IDC’s survey found that security was a key problem for IoT, as “upfront and ongoing costs have become the top challenges”.
The idea is to run training programmes to give them the skills needed to try to capture some of the $19 trillion it expects from the new industry.
A new Cisco Certified Network Associate Industrial IoT certification has been set up along with two new cloud certifications to help partners deliver optimal business outcomes.
Cisco thinks its channel needs to understand the context of the industrial and IoT environments while it is deploying and managing these network and IT devices.”
The lab-based training program targets networking engineers, plant administrators, control engineers and IT engineers and teaches them how to build, manage and operate converged industrial networks in the fast-growing IoT manufacturing markets.
The certification targets both the customers and channel partners
Last week, research firm IDC released a report forecasting that the IoT market in manufacturing operations will grow from $42.2 billion in 2013 to $98.8 billion in 2018 — representing a CAGR of 18.6 percent.
Speaking at the Cisco Partner Summit, the outfit’s vice president for Industry Solutions Group, Steve Steinhilber, said that the IoT market will be worth $19 billion by 2020 – $14.4 billion of which will come from the private sector, and $4.6 billion from the public sector.
He claimed partners were getting a 40 percent annual boost to their Cisco businesses through selling IoT kit, but said the skills gap is a pressing concern.
He said that for Cisco and its partners this is a genuinely new available market. But one of the big gaps in the next three to five years is a tremendous shortfall in skills.
“You have people coming from the operational technology space and people coming from the IT space so you need training on how these worlds are going to merge. For Cisco, just in the industrial [vertical market], we see a shortage of 300,000 people with the right skills across the globe.”
In the past nine months, Cisco has trained 38 partners globally as IoT Specialised partners, and another 94 are currently going through the process, Steinhilber said, adding that this should start to fill the gap.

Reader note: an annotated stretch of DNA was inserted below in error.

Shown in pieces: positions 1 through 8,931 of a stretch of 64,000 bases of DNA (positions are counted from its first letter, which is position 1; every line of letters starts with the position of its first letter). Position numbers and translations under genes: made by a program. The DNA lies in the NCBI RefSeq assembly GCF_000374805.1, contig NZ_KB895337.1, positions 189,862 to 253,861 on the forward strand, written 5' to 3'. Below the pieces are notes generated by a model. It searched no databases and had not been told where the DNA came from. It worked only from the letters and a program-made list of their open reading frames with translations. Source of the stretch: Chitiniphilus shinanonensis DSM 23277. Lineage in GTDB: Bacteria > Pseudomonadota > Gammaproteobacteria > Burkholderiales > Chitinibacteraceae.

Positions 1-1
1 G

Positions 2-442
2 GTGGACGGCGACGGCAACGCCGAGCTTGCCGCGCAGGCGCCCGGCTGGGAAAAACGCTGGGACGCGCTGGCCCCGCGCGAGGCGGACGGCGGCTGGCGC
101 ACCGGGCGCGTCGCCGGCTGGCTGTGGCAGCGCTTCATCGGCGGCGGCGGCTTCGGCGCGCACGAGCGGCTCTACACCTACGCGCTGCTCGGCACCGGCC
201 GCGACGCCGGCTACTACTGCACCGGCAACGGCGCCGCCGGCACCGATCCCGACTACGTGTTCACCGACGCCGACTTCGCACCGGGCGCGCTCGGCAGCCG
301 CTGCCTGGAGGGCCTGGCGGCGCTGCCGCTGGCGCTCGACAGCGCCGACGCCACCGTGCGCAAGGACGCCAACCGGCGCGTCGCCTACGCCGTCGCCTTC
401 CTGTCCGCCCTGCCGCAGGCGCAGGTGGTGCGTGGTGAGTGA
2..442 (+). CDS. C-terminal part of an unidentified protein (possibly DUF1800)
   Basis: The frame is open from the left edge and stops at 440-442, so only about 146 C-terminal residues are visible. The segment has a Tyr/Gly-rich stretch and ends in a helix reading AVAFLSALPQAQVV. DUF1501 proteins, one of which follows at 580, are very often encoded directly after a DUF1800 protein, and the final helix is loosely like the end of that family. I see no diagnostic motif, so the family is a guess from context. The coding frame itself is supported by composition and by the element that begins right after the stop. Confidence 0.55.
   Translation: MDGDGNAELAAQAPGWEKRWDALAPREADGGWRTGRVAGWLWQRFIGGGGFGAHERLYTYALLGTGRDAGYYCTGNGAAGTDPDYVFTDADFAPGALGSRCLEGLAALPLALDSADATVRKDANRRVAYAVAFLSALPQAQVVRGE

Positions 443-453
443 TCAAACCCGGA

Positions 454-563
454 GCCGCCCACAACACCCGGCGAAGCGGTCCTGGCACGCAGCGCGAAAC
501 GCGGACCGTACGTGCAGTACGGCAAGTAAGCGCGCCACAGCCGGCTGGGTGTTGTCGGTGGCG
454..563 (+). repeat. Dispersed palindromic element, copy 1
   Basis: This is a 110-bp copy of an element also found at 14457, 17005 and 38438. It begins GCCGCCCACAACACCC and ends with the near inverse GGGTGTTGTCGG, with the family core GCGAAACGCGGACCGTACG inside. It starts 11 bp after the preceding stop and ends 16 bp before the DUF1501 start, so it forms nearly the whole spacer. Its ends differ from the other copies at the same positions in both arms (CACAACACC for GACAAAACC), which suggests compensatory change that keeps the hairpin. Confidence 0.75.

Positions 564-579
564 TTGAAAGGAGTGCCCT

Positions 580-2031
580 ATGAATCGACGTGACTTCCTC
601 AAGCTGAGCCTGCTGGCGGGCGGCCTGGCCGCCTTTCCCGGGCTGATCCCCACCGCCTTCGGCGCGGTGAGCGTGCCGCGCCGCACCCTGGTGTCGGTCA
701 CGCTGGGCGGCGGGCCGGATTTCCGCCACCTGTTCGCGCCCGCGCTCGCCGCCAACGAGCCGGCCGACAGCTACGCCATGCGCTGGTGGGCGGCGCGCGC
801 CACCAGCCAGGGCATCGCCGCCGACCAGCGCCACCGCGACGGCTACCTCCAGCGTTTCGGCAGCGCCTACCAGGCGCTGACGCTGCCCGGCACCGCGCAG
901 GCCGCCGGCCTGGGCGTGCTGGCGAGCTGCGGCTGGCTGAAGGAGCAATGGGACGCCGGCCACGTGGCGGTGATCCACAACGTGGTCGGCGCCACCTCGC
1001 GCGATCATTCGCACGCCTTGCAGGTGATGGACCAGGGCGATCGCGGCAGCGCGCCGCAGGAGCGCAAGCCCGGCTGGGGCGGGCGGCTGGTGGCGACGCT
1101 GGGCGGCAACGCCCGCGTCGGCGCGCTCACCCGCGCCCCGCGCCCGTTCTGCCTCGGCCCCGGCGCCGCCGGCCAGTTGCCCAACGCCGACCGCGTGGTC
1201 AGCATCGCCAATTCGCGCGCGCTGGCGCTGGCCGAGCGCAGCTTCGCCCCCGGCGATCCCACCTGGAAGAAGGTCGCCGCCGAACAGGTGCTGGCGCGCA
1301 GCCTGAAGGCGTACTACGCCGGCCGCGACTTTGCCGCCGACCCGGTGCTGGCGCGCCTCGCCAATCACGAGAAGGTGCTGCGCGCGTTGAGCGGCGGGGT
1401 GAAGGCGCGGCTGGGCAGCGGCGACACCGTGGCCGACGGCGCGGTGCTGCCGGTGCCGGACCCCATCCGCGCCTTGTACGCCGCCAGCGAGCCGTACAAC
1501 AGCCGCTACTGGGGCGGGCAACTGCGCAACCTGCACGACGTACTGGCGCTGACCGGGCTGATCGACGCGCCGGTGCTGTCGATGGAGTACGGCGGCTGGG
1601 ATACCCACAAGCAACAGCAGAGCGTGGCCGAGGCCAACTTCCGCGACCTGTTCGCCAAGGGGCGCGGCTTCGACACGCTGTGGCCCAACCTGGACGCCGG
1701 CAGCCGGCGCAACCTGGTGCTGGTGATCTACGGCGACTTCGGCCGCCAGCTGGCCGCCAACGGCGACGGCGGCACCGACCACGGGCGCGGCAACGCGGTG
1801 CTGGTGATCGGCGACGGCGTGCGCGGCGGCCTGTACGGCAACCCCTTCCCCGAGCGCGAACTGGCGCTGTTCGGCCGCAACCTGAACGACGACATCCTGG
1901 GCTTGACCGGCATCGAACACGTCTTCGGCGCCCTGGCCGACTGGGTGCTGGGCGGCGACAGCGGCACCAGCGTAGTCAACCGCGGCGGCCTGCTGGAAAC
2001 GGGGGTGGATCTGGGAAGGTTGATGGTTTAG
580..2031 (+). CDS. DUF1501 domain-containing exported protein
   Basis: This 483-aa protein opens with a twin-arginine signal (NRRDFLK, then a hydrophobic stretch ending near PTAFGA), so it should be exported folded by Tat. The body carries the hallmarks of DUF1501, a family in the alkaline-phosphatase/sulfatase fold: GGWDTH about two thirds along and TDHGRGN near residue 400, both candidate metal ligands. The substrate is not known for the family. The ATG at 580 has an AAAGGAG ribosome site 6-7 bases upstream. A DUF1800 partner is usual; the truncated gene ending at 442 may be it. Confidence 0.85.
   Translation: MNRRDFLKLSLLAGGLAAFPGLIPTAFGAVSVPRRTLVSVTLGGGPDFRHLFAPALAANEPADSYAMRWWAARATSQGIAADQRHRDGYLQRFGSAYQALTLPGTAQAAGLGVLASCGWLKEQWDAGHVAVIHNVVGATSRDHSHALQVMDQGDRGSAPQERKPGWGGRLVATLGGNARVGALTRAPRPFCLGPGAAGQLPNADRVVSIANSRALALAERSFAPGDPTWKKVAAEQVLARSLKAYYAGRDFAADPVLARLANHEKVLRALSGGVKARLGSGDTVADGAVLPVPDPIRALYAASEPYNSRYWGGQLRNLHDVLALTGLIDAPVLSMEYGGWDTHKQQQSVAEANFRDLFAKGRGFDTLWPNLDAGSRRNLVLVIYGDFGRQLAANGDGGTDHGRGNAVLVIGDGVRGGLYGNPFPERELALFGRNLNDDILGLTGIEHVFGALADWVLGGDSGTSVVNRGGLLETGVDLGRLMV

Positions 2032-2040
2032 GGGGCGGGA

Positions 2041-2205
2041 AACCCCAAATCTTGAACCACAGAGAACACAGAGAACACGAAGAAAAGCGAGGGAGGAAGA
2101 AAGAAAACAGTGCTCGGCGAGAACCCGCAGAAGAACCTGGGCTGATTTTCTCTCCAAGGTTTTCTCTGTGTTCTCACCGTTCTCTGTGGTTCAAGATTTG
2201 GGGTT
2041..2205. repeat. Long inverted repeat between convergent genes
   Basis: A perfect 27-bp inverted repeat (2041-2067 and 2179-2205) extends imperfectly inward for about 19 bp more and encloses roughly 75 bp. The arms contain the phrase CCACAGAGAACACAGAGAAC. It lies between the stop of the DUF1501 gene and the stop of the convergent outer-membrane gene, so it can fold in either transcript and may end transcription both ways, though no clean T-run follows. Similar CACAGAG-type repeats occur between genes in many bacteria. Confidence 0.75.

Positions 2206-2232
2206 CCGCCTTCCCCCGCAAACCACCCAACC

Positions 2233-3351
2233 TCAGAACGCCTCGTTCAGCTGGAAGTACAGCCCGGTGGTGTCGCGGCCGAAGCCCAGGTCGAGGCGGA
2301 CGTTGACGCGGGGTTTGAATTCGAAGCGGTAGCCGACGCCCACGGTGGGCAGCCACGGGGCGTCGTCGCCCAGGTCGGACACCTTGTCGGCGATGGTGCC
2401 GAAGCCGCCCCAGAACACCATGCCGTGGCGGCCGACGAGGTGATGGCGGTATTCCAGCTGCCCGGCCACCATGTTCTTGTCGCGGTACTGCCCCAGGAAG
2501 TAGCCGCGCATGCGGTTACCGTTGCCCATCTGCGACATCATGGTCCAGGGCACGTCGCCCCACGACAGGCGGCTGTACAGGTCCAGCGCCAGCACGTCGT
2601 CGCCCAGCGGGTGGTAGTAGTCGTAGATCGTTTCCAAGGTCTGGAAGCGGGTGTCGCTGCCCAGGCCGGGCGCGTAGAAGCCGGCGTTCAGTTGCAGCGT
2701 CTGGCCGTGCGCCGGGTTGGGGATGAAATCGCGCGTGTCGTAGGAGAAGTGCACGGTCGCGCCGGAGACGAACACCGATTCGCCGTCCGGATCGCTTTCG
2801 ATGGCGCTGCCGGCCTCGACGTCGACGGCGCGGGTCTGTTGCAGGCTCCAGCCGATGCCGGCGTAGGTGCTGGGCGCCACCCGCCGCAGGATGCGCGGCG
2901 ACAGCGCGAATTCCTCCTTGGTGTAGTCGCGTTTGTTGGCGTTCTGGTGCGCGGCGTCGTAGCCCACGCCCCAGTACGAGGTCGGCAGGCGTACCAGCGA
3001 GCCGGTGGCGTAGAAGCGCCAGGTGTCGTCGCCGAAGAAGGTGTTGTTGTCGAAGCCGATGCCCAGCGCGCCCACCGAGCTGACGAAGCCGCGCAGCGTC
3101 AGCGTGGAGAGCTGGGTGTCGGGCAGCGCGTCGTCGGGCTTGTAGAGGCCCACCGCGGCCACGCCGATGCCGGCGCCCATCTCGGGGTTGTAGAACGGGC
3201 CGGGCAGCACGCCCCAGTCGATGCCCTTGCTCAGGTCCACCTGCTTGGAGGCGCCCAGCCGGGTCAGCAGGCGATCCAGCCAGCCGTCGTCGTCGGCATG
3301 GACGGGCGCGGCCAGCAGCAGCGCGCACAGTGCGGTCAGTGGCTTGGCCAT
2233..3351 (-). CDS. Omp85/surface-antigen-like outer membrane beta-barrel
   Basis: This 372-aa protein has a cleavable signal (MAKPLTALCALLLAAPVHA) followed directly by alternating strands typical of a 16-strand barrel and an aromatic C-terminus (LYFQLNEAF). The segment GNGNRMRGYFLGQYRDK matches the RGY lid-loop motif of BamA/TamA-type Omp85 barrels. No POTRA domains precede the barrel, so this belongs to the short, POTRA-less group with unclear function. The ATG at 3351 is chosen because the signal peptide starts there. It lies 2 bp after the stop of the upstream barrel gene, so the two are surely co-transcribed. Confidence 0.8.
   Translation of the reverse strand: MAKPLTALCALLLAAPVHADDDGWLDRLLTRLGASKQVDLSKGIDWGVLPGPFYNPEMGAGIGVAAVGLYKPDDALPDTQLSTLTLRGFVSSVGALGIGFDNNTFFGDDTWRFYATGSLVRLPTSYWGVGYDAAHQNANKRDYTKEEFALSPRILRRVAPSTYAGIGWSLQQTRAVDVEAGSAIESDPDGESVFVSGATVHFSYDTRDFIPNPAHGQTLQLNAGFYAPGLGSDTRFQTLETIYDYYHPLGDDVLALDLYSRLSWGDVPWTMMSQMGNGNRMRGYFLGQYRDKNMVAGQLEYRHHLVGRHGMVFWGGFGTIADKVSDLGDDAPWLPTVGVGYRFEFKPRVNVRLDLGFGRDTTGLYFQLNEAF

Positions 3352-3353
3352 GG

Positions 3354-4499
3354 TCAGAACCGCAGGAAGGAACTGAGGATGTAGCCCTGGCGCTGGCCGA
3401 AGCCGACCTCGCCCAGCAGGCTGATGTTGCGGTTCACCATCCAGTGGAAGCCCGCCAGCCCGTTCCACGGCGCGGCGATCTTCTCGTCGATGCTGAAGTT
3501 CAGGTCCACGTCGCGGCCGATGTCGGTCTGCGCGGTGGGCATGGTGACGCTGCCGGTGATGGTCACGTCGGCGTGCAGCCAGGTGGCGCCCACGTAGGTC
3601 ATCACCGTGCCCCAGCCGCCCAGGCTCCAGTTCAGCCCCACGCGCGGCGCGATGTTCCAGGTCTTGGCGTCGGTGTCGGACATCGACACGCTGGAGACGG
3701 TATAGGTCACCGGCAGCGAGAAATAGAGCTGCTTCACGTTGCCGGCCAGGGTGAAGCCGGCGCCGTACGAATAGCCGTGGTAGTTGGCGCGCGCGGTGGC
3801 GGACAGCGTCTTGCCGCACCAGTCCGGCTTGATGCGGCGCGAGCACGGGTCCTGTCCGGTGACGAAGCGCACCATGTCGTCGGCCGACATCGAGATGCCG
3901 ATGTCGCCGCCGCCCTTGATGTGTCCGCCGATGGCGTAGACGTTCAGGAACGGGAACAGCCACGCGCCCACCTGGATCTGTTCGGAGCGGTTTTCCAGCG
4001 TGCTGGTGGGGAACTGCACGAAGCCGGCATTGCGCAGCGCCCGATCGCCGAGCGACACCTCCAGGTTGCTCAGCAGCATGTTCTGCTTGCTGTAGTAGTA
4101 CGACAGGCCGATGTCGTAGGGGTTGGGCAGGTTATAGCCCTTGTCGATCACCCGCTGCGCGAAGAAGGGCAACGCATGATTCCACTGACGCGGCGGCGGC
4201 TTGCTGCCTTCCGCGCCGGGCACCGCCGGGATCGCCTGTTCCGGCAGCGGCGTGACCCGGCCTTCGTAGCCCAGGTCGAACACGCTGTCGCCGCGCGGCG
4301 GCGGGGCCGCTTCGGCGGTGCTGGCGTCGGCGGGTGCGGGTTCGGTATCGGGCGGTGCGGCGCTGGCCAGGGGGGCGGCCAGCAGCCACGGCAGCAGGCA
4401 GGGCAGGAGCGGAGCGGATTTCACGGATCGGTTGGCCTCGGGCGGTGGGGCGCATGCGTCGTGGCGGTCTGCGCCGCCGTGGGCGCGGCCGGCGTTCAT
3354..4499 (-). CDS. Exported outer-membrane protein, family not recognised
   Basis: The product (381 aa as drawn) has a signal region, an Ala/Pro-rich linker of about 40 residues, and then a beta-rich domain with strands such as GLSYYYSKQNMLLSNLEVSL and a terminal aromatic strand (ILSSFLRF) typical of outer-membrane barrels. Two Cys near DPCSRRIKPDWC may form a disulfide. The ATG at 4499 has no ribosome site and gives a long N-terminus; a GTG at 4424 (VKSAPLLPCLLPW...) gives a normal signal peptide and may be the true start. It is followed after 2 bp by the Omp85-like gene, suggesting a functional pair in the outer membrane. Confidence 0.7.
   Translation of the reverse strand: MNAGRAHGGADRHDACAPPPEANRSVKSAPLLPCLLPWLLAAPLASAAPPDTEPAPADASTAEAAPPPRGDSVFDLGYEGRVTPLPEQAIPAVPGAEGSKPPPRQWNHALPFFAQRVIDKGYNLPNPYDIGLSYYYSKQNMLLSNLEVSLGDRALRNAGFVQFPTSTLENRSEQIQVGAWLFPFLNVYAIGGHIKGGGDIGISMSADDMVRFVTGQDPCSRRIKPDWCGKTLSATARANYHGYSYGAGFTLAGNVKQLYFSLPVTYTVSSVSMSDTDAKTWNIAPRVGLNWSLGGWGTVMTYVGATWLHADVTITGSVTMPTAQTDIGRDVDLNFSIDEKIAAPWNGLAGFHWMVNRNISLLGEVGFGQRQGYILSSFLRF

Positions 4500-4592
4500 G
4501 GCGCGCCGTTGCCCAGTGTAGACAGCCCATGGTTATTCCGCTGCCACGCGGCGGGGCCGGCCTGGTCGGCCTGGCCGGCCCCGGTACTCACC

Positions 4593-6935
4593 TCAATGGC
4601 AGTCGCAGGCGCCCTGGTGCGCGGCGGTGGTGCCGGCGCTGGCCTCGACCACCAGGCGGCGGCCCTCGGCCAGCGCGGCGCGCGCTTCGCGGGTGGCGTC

“We’ve begun rolling out a series of programmes,” he said. “Over the next 12 months you will see a serious of other unique training courses focused on industry-vertical skills.”
Certicom, a subsidiary of BlackBerry, announced a new offering that it contends will secure millions of devices, expected to be part of the Internet of Stuff (IoT).
It said that it had already won a contract in Britain to issue certificates for the smart meter initiative there with more than 104 million smart meters and home energy management devices.
The service will make it much easier for companies rolling out such devices to authenticate and secure them, the company said.
In another move BlackBerry also outlined a plan to expand its research and development efforts on innovation and improvement in computer security.
Dubbed the BlackBerry Centre for High Assurance Computing Excellence (CHACE) said that it will to develop tools and techniques that deliver a far higher level of protection than is currently available
IDC said that although the market had been expected to blossom before now, it’s flowering pretty vigorously and will soon bear fruit.
Growth will be concentrated at first in North America, Europe and Asia Pacific, with people becoming a bit smarter themselves and realising that investing in the technology can save money.
Commercial buildings in particular are expected to grow more than domestic buildings and companies realise that such construction can save energy as well as create operational efficiencies, the report said.
In Europe, legislation driven by EU regulations is helping the market to burgeon.
Spending in 2014 was only $6.3 billion but that’s expected to rise at a compound annual growth rate (CAGR) of 22.6 percent, reaching $17.4 billion by 2019.
That figure, however, is only a small percentage of the whole construction market.